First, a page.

The global fight against bribery and corruption has been centre stage in recent months, thanks to high profile scandals such as those involving FIFA and the fixing of LIBOR. The climate is one of increasing intolerance of bribery.
The UK’s law on bribery, the Bribery Act 2010 (the Act), applies to UK companies’ activities both at home and abroad (so called ‘extra-territorial reach’). The Act is sometimes described as the toughest anti-bribery law in the world.
Businesses cannot afford to be complacent, and those in the technology sector are no exception. Risks for tech companies can particularly arise in the following situations:
doing business with organisations based in countries which have high levels of corruption (see the index published by Transparency International for the worst offenders);
doing business with organisations in particularly high risk sectors (eg large scale infrastructure and extractive industries);
certain types of business (eg public procurement contracts);
dealing with foreign public officials; and
using or dealing with intermediaries rather than directly.
As technology projects and IT outsourcing are prevalent across virtually all sectors and in all countries, tech companies can easily find themselves in a high risk situation. That is even more so when tendering for or negotiating public procurement contracts and/or conducting business with foreign public officials, or with intermediaries.
Penalties under the Act are potentially severe – prison sentences, unlimited fines, debarment from tendering for UK public sector contracts, reputational damage, and a personal criminal record and disqualification from being a company director for any individual involved in the bribery.
So how can tech companies protect themselves and stay compliant?
Recap of the offences under the Act
The cornerstones of the Act are the four main bribery offences:
offering or giving a bribe;
accepting a bribe;
bribing a foreign public official; and
failing to prevent bribery.
This last offence (the section 7 ‘corporate’ offence of failing to prevent bribery) has caused particular concern for businesses due to the potential liability they could face if they fail to prevent ‘associated persons’ from engaging in acts of bribery on their behalf.
An associated person is defined as a person who performs services for or on behalf of the organisation and could include, for example, employees, agents, subsidiaries or suppliers.
In apparent recognition of the fact that organisations may not be able to prevent every potential act of bribery, legislators included a statutory defence to the section 7 offence (see below).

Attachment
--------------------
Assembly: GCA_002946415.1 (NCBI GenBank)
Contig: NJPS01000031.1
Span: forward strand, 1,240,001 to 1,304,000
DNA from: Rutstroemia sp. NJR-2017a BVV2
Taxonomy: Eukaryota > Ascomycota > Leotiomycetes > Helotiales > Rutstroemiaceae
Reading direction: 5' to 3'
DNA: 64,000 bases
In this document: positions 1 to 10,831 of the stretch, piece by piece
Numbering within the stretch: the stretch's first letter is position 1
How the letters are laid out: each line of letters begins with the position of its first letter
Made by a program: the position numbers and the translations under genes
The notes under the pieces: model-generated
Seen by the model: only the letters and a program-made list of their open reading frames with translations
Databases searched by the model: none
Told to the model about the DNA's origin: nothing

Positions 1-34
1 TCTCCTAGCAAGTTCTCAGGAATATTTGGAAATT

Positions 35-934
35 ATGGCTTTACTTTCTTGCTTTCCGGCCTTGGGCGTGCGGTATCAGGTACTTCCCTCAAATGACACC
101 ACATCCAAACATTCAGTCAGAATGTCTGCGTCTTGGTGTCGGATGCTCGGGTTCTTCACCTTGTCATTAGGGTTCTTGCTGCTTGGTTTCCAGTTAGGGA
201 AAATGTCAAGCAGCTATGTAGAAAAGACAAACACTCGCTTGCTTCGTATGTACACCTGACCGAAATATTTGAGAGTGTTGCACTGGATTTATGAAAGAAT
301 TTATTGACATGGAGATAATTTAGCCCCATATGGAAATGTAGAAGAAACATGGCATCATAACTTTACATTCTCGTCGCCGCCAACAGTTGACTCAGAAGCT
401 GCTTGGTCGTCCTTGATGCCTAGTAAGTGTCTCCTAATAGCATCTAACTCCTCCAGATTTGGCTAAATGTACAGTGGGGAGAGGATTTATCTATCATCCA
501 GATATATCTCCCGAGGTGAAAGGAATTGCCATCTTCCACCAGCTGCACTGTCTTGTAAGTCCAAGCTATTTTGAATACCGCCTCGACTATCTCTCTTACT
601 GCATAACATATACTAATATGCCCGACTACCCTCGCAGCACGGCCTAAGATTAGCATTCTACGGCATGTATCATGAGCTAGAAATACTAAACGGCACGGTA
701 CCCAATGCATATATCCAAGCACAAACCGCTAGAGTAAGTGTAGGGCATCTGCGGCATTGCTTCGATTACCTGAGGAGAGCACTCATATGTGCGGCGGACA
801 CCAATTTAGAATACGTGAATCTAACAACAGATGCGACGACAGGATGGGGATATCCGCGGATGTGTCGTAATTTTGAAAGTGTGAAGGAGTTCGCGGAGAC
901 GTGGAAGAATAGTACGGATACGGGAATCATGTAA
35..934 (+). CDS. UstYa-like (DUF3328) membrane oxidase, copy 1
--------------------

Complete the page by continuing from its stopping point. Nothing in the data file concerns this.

As mentioned above, the Act is also notable for its extra-territorial application. An offence will have been committed under sections 1, 2 or 6 of the Act (offering or giving a bribe, accepting a bribe and bribing a foreign public official) if any part of the offence is committed in the UK, or if the offence takes place outside the UK but the person/entity has a sufficiently ‘close connection’ with it (eg being a British citizen, resident of the UK, or being incorporated in the UK).
For section 7 the application is even wider – a section 7 offence will have been committed under the Act regardless of where in the world it took place so long as the organisation in question is either incorporated in the UK or carries on business or a part of its business in the UK.
Adequate procedures defence
Organisations may have a full defence to the offence of failing to prevent bribery if they can demonstrate that they have adequate anti-bribery procedures in place. The Government’s published guidance on what constitutes ‘adequate procedures’ focuses around six guiding principles. Briefly, they are:
1. Proportionate procedures
The core principle underlying the guidance. It means that the measures that an organisation takes to prevent bribery should be proportionate to both its size and to the particular risks that it faces. For example, those doing business in higher risk countries or with those in high risk industries, and those businesses relying on third party intermediaries or conducting negotiations with foreign public officials, will be at a higher risk. Conversely, if a business only does business in the UK, the risk will be considerably lower.
2. Top-level commitment
Those at the very top of an organisation from CEO and board level downwards are expected to demonstrably foster a culture where bribery is unacceptable (the ‘tone from the top’).
3. Risk assessment
Organisations should assess their level of bribery risk so that they can make informed decisions on how to manage the risk by putting appropriate procedures in place.
4. Due diligence
Organisations should know exactly who they are dealing with by carrying out appropriate due diligence investigations.
5. Communication (including training)
It is not enough simply to have procedures in place. They must be regularly communicated and fully understood and applied throughout the organisation, including to those based abroad. Communication should be a two way process so that procedures should be in place to allow staff to blow the whistle safely without fear of reprisals.
6. Monitoring and review
The risks an organisation faces can change over time and it is important that procedures are consistently updated and revised.
This article is an abridged version of an article originally published in Commercial Litigation Journal in August 2015.